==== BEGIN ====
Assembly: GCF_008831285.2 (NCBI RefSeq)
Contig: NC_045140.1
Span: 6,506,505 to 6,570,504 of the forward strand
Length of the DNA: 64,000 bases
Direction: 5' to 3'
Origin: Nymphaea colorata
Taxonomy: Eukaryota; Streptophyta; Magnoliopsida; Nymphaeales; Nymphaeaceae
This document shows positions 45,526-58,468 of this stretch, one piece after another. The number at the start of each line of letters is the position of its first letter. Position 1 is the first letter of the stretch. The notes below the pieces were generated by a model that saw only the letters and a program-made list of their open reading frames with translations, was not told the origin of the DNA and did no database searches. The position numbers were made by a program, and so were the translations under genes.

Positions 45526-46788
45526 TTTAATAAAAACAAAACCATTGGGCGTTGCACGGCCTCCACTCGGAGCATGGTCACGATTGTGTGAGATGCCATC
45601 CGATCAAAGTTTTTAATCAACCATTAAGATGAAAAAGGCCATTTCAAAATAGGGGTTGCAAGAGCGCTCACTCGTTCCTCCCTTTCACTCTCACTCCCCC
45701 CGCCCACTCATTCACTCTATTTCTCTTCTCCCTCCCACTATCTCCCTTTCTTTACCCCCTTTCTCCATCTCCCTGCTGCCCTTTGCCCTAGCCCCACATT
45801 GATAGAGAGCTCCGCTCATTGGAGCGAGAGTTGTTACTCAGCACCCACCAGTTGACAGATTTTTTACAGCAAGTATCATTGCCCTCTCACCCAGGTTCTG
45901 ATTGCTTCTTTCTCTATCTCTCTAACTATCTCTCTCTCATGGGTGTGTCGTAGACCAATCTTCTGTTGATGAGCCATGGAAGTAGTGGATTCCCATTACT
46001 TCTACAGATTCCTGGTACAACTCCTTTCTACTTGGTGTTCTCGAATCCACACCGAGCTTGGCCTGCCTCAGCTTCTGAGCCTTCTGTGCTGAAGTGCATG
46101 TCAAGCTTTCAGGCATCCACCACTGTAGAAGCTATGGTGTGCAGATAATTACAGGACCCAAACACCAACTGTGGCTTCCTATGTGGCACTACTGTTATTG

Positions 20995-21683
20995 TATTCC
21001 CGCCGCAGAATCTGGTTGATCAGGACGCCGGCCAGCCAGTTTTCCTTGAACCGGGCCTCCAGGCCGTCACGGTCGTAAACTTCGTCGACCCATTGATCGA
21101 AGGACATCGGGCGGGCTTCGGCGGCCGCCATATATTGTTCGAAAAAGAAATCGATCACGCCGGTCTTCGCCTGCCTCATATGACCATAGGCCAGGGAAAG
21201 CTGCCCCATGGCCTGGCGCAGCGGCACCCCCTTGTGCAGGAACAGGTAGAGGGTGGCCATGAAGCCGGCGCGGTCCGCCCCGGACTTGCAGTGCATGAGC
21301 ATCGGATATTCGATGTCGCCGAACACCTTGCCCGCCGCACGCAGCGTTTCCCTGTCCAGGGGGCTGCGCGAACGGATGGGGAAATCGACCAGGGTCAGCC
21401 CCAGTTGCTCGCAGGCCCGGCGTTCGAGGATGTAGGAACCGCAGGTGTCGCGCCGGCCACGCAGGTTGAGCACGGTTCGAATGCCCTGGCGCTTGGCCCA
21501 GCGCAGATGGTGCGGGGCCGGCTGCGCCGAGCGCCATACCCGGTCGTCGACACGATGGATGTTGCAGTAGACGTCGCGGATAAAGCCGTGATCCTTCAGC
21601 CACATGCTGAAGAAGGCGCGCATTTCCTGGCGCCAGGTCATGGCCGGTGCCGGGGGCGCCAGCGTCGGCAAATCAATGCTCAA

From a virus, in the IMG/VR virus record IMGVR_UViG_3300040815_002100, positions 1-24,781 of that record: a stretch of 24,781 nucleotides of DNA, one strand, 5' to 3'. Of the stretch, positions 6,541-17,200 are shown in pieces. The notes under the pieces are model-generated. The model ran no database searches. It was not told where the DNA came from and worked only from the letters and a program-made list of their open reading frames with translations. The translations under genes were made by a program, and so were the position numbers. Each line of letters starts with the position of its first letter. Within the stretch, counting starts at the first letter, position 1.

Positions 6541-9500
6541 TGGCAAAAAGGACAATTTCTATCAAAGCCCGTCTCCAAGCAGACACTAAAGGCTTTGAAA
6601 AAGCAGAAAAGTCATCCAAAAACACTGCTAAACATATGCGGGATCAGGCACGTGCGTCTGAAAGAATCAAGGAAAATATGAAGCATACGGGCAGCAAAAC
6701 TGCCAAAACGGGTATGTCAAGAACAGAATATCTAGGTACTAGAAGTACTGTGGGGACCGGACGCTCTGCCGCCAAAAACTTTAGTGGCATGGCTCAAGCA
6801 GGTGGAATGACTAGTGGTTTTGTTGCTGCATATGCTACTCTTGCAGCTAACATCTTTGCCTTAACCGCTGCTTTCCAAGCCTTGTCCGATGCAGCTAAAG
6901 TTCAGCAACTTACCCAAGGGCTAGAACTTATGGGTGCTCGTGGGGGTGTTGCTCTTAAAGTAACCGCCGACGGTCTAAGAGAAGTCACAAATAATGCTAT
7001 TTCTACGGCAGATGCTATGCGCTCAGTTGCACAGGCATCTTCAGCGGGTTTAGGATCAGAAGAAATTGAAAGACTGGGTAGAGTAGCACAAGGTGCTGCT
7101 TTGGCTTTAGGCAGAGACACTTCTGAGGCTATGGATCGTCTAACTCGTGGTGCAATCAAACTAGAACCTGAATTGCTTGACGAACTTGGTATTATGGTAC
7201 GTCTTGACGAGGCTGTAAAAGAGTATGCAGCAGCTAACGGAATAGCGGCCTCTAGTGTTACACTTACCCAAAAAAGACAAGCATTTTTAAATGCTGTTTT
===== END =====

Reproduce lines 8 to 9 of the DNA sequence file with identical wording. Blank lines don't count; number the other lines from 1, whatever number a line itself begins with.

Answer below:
This document shows positions 45,526-58,468 of this stretch, one piece after another. The number at the start of each line of letters is the position of its first letter. Position 1 is the first letter of the stretch. The notes below the pieces were generated by a model that saw only the letters and a program-made list of their open reading frames with translations, was not told the origin of the DNA and did no database searches. The position numbers were made by a program, and so were the translations under genes.

Positions 45526-46788